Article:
How to Use Accounting to Grow Your Business

The only way to grow your business is by having a clear understanding of your current and past performance. Financial statements and tax returns are reports that outline your past performance but doesn’t give insight to your future performance. However, there are strategies you can implement to leverage these past-focused reports to grow your business well into the future.

Where Do You Currently Stand?

Do you really have a crystal clear picture of where your business stands today? For many business owners, they only have an idea. A vague idea is not enough to propel your business growth. For this reason, the first step in using your accounting information to grow to the next level is financial analysis.

At first glance, “financial analysis”, is an intimidating term for non accountants. After all, most business owners are not CPAs and the thought of analyzing financial reports can feel overwhelming. This is the reason why most business owners use small business accounting services from an outside firm. However, breaking down your financial reports into more digestible parts is not only feasible but imperative.

Break Even Analysis

The most fundamental and arguably most important analysis you should do is break even analysis. Break even analysis or the break even point refers to the unit (or service) sales needed to cover all fixed and variable expenses for a specified period of time. The formula is as follows:

Break Even in Units = Fixed Expenses / (Sales Price per Unit – Variable Cost per Unit)

Ultimately, this formula is taking the “contribution margin” (sales price per unit – variable cost per unit) and dividing it into fixed expenses for a specified time period, usually equal to a month.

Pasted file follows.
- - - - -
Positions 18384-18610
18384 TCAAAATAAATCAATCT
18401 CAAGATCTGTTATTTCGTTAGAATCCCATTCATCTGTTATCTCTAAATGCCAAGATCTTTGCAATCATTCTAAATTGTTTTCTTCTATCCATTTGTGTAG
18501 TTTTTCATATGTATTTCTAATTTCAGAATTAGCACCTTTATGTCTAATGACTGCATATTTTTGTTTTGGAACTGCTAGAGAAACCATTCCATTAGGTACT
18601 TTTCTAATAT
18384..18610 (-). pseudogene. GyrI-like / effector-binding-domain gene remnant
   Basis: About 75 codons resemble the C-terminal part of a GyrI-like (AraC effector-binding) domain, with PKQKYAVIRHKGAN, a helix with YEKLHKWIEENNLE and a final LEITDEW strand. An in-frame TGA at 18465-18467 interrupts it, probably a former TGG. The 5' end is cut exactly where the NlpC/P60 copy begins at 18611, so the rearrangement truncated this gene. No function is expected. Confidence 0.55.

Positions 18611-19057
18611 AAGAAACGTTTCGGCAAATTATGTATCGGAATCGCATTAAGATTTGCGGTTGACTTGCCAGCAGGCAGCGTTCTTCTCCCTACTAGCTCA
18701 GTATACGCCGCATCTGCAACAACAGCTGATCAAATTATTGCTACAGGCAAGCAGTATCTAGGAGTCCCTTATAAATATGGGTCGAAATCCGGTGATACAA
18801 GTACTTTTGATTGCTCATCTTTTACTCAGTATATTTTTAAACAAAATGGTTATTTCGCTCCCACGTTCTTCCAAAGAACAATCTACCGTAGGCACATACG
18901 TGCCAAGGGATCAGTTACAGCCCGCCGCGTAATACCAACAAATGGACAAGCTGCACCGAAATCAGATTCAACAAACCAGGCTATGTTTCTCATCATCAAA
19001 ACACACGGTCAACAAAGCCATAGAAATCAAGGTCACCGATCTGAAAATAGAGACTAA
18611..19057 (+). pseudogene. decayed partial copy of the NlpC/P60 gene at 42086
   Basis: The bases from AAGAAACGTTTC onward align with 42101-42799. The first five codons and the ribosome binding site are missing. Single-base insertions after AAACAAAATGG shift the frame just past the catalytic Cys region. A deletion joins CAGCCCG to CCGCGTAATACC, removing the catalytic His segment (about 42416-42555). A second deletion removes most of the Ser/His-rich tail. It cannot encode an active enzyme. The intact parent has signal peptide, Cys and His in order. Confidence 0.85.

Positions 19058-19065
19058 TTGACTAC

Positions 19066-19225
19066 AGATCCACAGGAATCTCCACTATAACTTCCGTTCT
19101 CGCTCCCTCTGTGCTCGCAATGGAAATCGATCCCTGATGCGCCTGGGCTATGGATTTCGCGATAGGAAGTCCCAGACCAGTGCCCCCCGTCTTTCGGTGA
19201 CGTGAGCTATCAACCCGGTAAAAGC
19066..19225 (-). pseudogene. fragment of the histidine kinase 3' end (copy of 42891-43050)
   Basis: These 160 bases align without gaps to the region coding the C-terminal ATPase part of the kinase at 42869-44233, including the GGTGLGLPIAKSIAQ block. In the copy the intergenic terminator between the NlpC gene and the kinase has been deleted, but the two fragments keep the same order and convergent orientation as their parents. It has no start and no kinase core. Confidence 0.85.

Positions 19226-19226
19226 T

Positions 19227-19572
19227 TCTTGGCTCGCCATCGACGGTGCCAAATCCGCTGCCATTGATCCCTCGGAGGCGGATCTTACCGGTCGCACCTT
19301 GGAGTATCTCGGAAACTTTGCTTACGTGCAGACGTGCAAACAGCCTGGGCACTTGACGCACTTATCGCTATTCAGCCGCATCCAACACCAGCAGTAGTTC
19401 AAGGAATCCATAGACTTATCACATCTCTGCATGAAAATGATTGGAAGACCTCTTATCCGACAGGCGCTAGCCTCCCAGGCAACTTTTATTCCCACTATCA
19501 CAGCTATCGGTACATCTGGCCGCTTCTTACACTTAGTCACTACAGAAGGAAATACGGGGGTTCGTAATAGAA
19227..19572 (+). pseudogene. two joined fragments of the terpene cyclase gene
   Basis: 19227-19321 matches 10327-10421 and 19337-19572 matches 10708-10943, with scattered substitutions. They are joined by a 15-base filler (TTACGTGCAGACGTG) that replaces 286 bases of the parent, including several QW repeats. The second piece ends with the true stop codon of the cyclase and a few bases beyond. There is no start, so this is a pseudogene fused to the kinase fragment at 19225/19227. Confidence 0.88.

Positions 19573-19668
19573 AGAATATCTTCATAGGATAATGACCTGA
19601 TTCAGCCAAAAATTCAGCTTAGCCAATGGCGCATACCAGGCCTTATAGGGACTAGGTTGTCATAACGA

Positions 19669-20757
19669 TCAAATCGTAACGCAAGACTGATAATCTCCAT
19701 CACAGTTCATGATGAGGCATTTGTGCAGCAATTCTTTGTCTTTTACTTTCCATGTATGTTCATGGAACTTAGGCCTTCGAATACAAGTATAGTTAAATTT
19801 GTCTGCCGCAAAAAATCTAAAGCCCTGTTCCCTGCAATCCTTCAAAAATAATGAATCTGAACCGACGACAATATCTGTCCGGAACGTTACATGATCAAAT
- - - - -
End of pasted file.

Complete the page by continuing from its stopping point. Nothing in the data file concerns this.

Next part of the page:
Let’s look at an example.

Mary’s Spa charges $100 for an hour long massage. Mary’s spa incurs a $20 expense for a massage therapist, $10 of massage oils and lubricant, and another $10 worth of disposable sheets. Mary’s contribution margin is $60 ($100 – (($20+$10+$10)).

Mary’s Spa’s fixed expenses total $5,000 per month, which mostly consist of rent and utilities.

Mary’s Spa break even in units would be 84 massages ($5,000 in fixed expenses / $60 in contribution margin). This means Mary would have to sell 84 massages every month to cover all of her expenses and achieve $0 in profit.

Mary might use this information to grow her business by cutting down on her variable expenses or charging a higher price by branding the business as a higher end massage parlor. These are just a few ways to use break even analysis to grow her business.

Identifying Key Performance Indicators

Every business has key performance indicators or KPIs. KPIs are a way to measure how well a business is achieving its objectives. KPIs can be applied at multiple levels of your business from measuring overall profits down to products and processes.

Accounting is the numerical way to measure a specific KPI. In fact, many of the most common KPIs are found directly on the income statement, like profit.

Defining which KPIs are most relevant for your business depends heavily on your industry. For example, a retailer would put more focus on inventory KPis than a construction company. The key is choosing KPIs that measure SMART objectives

SMART objectives are ones that are:

  • Specific
  • Measurable
  • Attainable
  • Relevant
  • Timely

Ensuring your objectives are SMART is the first step in designing which KPIs to measure.

Once you have formulated your SMART objectives, the next step is deciding which KPIs to track. If you want to measure sales growth, you might decide that revenue as a percentage of growth is the best KPI to monitor.

Another useful KPI is working capital. Working capital measures the difference between current assets and current liabilities. So if your company has issues paying its debt as they come due, tracking working capital as a KPI would be helpful for you in making decisions.

KPIs help you and/or your management team make decisions. They indicate how well (or not) a specific area of your business is performing. With this information, you can strategize and implement decisions to improve a KPI, like reducing costs or hiring an employee. These decisions should not be made haphazardly and KPIs are your guide.

Conclusion

The ultimate purpose of accounting is to provide information to help management and investors make decisions. You may not have the time to analyze your accounting but it should not be neglected. Consider outsourcing financial accounting services to ensure this gets done.

The only way to grow your business is to rely on your financial records. It is not enough to solely rely on your gut. Instead you need cold, hard numbers and the accounting provides that.


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August 17, 2018 How to Use Accounting to Grow Your Business